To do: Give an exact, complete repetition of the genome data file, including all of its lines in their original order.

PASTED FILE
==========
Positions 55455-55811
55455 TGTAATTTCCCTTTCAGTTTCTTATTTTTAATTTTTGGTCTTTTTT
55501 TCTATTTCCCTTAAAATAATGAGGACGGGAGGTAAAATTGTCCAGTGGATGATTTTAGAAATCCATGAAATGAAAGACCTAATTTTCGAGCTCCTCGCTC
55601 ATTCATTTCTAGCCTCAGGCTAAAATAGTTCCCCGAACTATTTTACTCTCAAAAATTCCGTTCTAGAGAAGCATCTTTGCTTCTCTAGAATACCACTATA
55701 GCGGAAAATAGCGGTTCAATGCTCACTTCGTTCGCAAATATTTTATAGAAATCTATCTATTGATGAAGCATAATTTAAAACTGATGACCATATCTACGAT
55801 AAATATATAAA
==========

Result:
Positions 55455-55811
55455 TGTAATTTCCCTTTCAGTTTCTTATTTTTAATTTTTGGTCTTTTTT
55501 TCTATTTCCCTTAAAATAATGAGGACGGGAGGTAAAATTGTCCAGTGGATGATTTTAGAAATCCATGAAATGAAAGACCTAATTTTCGAGCTCCTCGCTC
55601 ATTCATTTCTAGCCTCAGGCTAAAATAGTTCCCCGAACTATTTTACTCTCAAAAATTCCGTTCTAGAGAAGCATCTTTGCTTCTCTAGAATACCACTATA
55701 GCGGAAAATAGCGGTTCAATGCTCACTTCGTTCGCAAATATTTTATAGAAATCTATCTATTGATGAAGCATAATTTAAAACTGATGACCATATCTACGAT
55801 AAATATATAAA